On a plus side the audio was clear enough so its all about the content right?

Lesson Learnt: Use Skype Broadcast Meetings for all your recordings

As I was closing the day interviewing Tom Arbuthnot the event company who I hired the booth from turned up to dismantle. They were 15 minutes early, so I was in no particular rush. But the guy came on stage and started talking to me right in the middle of the interview with Tom. Although Tom and I laughed it off as it wasn’t live and could be edited out, it could have been live for all to see. Providing some humour for you I guess but a lesson learnt for me.

Lesson Learnt: Make a sign that says “Recording Do Not Disturb”

The microphone I was using was the Blue Yeti a popular podcasting microphone. Fantastic piece of kit, but expensive (around £100). For me it was well worth it instead of using Skype headsets such as Jabra or Plantronics. The guests would have to share the earpiece microphone, and who wants to share other people’s earwax? ha! So the Yeti was the perfect choice. Pre-event broadcast went well and the audio was clear. What I didn’t simulate for was the noise of the attendees on the day. The microphone picked up everything, even the guy trumping in the far corner of the expo hall! 🙂 Anyway, big thanks to Martin Boam who helped me out at the last minute to resolve the background noise problem. I had the Yeti programmed in stereo mode, and had to change the profile to 2 way or the figure 8 icon. This cut out a lot of the background noise which meant we didn’t need to shout as much!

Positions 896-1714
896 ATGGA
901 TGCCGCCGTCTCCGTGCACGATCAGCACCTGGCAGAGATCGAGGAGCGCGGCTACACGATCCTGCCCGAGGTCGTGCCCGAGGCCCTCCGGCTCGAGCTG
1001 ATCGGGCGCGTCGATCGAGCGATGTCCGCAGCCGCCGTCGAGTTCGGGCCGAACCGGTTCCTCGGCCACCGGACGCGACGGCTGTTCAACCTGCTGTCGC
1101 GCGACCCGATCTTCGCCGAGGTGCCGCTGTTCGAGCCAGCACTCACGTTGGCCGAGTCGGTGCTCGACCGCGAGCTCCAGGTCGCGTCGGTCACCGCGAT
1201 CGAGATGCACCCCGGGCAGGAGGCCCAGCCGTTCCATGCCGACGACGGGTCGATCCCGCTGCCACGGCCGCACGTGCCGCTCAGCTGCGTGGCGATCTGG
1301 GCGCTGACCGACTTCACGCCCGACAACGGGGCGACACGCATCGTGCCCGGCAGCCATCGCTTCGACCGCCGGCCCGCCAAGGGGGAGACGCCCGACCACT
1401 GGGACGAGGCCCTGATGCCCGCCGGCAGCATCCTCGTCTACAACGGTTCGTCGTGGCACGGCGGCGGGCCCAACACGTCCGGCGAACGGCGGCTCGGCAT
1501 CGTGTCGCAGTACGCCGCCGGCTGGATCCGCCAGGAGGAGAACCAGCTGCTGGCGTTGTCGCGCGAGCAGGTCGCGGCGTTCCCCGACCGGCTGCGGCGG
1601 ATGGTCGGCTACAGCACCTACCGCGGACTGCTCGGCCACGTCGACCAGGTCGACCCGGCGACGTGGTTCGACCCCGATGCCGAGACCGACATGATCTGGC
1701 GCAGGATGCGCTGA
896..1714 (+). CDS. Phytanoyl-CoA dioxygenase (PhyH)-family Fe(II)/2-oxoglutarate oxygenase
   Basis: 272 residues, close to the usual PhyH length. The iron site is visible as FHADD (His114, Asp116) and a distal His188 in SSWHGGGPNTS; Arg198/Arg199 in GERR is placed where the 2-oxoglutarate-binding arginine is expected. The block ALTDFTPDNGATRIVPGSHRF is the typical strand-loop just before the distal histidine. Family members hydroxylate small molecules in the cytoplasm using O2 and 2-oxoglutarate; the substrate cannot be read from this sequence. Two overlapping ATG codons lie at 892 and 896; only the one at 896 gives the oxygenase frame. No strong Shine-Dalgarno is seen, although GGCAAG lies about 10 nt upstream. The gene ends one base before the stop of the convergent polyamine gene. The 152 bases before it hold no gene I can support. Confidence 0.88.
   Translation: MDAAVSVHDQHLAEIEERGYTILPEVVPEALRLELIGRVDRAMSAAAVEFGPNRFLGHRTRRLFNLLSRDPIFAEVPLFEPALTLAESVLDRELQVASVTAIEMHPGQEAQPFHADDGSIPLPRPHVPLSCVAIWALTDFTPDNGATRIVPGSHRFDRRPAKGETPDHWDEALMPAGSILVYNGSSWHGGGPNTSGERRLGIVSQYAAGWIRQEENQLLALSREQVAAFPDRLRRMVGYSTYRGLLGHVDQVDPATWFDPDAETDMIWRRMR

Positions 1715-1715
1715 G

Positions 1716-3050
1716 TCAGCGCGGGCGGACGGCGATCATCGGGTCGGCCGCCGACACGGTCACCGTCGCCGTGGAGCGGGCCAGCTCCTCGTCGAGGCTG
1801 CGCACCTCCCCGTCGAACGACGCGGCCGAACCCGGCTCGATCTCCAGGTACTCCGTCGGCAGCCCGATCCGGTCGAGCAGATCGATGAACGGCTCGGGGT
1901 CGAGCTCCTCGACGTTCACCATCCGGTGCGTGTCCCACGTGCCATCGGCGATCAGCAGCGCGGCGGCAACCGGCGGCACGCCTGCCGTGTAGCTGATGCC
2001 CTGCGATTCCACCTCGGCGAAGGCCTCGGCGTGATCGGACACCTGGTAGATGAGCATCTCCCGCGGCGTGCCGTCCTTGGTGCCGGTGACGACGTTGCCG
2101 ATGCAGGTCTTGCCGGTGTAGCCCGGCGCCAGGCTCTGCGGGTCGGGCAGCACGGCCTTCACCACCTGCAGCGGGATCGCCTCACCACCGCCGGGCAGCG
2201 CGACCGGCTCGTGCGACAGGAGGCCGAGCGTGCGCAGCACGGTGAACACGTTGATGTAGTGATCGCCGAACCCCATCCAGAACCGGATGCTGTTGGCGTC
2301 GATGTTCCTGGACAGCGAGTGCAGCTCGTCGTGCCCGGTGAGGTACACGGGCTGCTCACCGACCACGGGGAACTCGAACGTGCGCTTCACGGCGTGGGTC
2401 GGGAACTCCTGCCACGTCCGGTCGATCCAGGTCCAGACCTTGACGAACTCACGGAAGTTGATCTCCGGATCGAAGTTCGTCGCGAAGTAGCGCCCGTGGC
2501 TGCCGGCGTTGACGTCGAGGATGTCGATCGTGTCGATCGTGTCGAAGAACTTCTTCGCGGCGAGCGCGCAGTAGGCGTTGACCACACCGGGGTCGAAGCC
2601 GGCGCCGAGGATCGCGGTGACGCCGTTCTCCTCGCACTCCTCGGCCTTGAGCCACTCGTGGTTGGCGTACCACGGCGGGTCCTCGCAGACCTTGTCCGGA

Lesson Learnt: Read the instructions that come with the microphone and test properly

If you watch the video, when I am supposed to be talking to you the viewers, I should have been looking at the camera. Instead you see me talking to the microphone! Stupid inexperienced noob there and lesson learnt is to remember the audience! So apologies from me.

Preparing for the guests was a challenge. This was the first time that I opened the show to non-Skype related guests. I did a bit of research on each speaker to try and create a few questions related to their day, topic and expertise. You see me looking at my laptop to find the next question. As I went through the day and interviews, I realised that there were situations where the guest had answered a question in an answer to another, which caught me short. In the end, I relied on their speaking to flick lights on in my head to prompt and ask off the cuff questions. The preparation of question definatley helped as a fall back / starting point.

Lesson Learnt: Don’t rely solely on your question bank, think on your feet

Lastly, I am not a confident guy, in fact I tend to shy away from situations where I feel vulnerable. The Skype Show is one of these situations especially in the normal monthly shows. I have been battling with my nerves and slowly starting to control them through each episode. Coming to UCDay was exciting for The Skype Show, but personally I was dreading it, fearing that I would collapse under the spotlight of some 600 people. However, it really helped having guests physically there you can interact with and for the first time ever I never felt a bit of nerves. Safety in numbers I guess. But the biggest lesson I learnt was to block out all that is around you and concentrate just on the guest and yourself. The downside to this is that I forgot to look at the camera.

Lesson Learnt: Remember your audience

For anyone thinking about doing something similar, I hope my experience here helps you.